WELLINGTON COUNTY – The federal government has set a Canada-wide target for a 30 per cent reduction in fertilizer emissions, or the estimated equivalent of four megatonnes of carbon dioxide, from 2020 levels by the year 2030.
But how that target would be met, or measured for that matter, is the focus of ongoing Canada-wide public consultations, closing Aug. 31.
The feds assert they aren’t trying to mandate a reduction in the use of fertilizer, but rather cut emissions from its use—nitrogen in particular.
Nitrogen is integral to plant growth and linked to yield, but it also creates nitrous oxide emissions, a greenhouse gas (GHG) believed to have more warming potential in a century than carbon dioxide.
Nitrogen unused by plants can also be released from soil as ammonia gas, eventually creating smog, and also turning into nitrate, dissolving into and contaminating waterways and groundwater.
According to an Agriculture and Agri-Food Canada (AAFC) “discussion document,” Reducing emissions arising from the application of fertilizer in Canada’s agriculture sector, Canadian agriculture accounted for about one per cent of global agricultural GHG emissions in 2019, and around 10 per cent of all Canadian emissions that year—the equivalent of 73 megatonnes of carbon dioxide.
By comparison, the oil and gas sector produced 204 megatonnes in 2019; transportation was responsible for 186; and buildings, 92 megatonnes.
Of Canadian agriculture’s main GHG sources, synthetic fertilizer emissions rank well behind the three largest offenders: methane, crop production, and on-farm fuel use, according to the federal 2021 National Inventory Report.
At the top of the worst offender list is methane, believed responsible for the equivalent of 24 megatonnes of carbon dioxide in 2019, compared to fertilizer emissions of 12.75 megatonnes the same year.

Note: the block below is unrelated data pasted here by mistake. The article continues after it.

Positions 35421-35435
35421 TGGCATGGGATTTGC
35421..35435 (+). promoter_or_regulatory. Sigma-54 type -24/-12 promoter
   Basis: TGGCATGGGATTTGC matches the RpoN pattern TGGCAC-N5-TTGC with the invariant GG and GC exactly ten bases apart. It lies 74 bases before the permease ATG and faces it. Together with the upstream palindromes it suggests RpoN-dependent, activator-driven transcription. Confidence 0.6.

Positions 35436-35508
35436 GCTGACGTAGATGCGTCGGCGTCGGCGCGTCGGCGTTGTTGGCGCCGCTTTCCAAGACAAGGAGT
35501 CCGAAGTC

Even so, the federal government is targeting fertilizer as part of a massive undertaking to reach net-zero emissions from Canada’s economy by 2050.
Fertilizers are said, in the discussion paper, to be “responsible for a growing share of overall agricultural emissions.”
Fertilizer use increased by 71 per cent across the country over a 14 year period, between 2005 and 2019, according to a National Inventory Report.
And during the same time, nitrous oxide emissions from fertilizer application “increased by 54 per cent,” according to the discussion paper.
The same document states rising emissions correlate with increasing crop production area, an increase in crops relying on heavy fertilization, and nitrogen release from degrading soils.
The goal, AAFC says, is “not to establish a mandatory reduction in fertilizer use” but to “maximize efficiency, optimize fertilizer use” and spur innovation and collaboration.
Guelph Liberal MP Lloyd Longfield, a former member of the Standing Committee on Agriculture and Agri-Food, penned an op-ed published in the Toronto Sun on Aug. 7 calling out the rhetoric of a so-called fertilizer ban.
“I thought that was going politically too far, it gets people riled up,” Longfield explained. “Let’s use the right terminology and have a good discussion about it.”
The government’s goal is to decarbonize the food supply as much as possible, according to Longfield, who said the “Guelph Statement” provides a signal of where the feds are heading on agricultural policy in Ontario next year.
“That’s what we’re basing all of our policy development on,” the MP said.
“It always goes back to: How do we continue to get more and more out of existing land that we have?”
Soil management is the starting place, Longfield said, “so fertilizer has to be part of that discussion.
“I think that between better equipment … and using data effectively, it’s a lot better than just dumping nitrogen on the soil,” he said, adding that overuse of nitrogen in the long-term ends up a costly waste.
“Doing the same thing over and over isn’t going to get us better progress on climate action.”
Agriculture Minister Marie-Claude Bibeau has stated reductions are voluntary and that there are no plans for a cap on use.
But Canadian Senator Rob Black, who chairs a standing committee on agriculture and forestry, said the government’s narrative doesn’t appear to check out.
“If we have to reduce fertilizer use or inputs, obviously yield’s going to be impacted,” he said by phone.
“Nitrogen fertilizer is a critical input, so what else are we going to use?”
Black said everyone, including himself, is concerned.
Farmers are well aware of their contribution to GHGs, Black said, and steps have been taken for years to reduce environmental impact—be it cover-cropping, no-tilling practises, or better drainage.
“Industry acknowledges that there is an issue and that they need to play a role … they’re not saying, ‘it’s not us’ … they want to be a part of the solution,” Black said.